Linli from Seattle is waking up. They marked 10 papers they would really like to investigate deeply. They start by watching all the videos for those papers (9 of them have 5-minute videos, 1 is an oral that is 15 minutes). They also watch three other videos from the set of papers recommended for them. They join two poster sessions, at 5 pm GMT and 8 pm GMT (10 am and 1 pm their time). Fortunately, 8 of the 13 papers they watched videos for are in these poster sessions, and they can chat with the authors. They know the live Q&As happen at 2 pm and 7 pm GMT, which is 7 am and noon in their time. They decided to watch both videos the day before (on Monday), and post a question on RocketChat about each. They tune in to the second live Q&A, at noon right after the first poster session they attended and right before the second one.
Throughout, Participants have discussions (asynchronously) on RocketChat and can post written questions for the authors on the channel for their paper. Authors pop in and write answers to questions for their paper.
The website uses three external tools, Rocket.Chat, Zoom and 6Connex. Logins for rocket.chat were created on registration. For other tools you can create them the first time you use the tool. For more details on specific tools, see answers to related questions below. You will not need to download any special software other than a web browser.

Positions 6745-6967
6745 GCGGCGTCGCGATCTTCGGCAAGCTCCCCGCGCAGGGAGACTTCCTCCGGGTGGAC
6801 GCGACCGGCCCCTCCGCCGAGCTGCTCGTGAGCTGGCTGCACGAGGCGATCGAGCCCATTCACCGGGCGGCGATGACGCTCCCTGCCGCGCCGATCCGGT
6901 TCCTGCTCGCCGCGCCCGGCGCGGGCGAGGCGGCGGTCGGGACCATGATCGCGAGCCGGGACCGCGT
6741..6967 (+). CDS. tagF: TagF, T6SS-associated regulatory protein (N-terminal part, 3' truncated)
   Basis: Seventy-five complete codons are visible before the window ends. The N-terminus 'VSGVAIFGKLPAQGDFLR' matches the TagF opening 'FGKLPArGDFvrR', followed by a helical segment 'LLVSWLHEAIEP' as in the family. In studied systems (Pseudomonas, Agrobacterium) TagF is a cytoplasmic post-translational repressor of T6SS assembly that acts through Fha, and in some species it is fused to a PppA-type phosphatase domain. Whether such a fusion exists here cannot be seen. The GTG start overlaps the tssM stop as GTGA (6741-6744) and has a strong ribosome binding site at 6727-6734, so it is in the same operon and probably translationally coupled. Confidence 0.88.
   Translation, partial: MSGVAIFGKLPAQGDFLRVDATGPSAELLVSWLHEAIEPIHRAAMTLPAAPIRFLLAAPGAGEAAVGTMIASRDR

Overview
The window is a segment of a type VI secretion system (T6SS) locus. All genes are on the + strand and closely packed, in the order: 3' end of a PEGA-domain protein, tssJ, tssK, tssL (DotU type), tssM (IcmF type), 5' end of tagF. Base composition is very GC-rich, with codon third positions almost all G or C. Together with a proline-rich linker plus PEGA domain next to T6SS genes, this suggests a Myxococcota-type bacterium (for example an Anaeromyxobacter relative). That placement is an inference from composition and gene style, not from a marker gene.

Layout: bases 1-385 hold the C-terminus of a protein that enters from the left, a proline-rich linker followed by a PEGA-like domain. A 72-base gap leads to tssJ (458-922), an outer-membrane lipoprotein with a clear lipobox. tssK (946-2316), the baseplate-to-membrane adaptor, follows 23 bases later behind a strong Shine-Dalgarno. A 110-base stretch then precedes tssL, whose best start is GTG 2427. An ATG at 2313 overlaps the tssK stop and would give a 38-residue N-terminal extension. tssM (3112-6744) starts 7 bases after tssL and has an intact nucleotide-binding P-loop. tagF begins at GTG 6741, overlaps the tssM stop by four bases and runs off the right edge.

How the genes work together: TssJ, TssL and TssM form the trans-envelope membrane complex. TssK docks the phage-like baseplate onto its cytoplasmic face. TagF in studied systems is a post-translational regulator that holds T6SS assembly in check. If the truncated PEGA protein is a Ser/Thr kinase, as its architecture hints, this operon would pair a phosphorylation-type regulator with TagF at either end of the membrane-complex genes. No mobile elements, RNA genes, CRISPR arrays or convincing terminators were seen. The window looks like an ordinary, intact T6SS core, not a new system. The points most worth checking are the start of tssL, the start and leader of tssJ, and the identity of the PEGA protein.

You will need an account for Rocket.Chat, which is the text-chat tool that is embedded throughout the site. This would have been created for you on registration. If you registered after this was done, you can request a new one, which will be approved as soon as we can. You can also use this backup invite link https://iclr.rocket.chat/register/J5aqNDEumaRLKP67d to self-register using the web version of Rocket.Chat. Please use the email address you used to register for the conference.
Zoom is used for all video sessions, which you can watch using the Zoom app or within the browser. Clicking on the link will ask you to open the video in the Zoom app. If you want to use Zoom in the browser, simply wait a few seconds after clicking the Video link and it will open a browser-based session.
Clicking the Sponsor Hall menu opens a new tab to our sponsor area using a provider called 6connex, which will provide a better experience with which to engage with sponsors. When you click on the Sponsor Hall menu, you will first need to register your email address to access the sponsor site- you only need to provide an email, and do this once. Once in the sponsor site, you can click any of the logos of the sponsors and then visit their virtual booths that have information about their work and find other details about live interaction with them.
The socials are one way to interact and discuss with others. We will also allow participants to make channels on RocketChat. You can create a channel about a topic, and post it to a general channel, so that others who are interested in discussing can join the channel. You can also private message individuals; but please be advised to be careful about harassment and follow the Code of Conduct (https://iclr.cc/public/CodeOfConduct).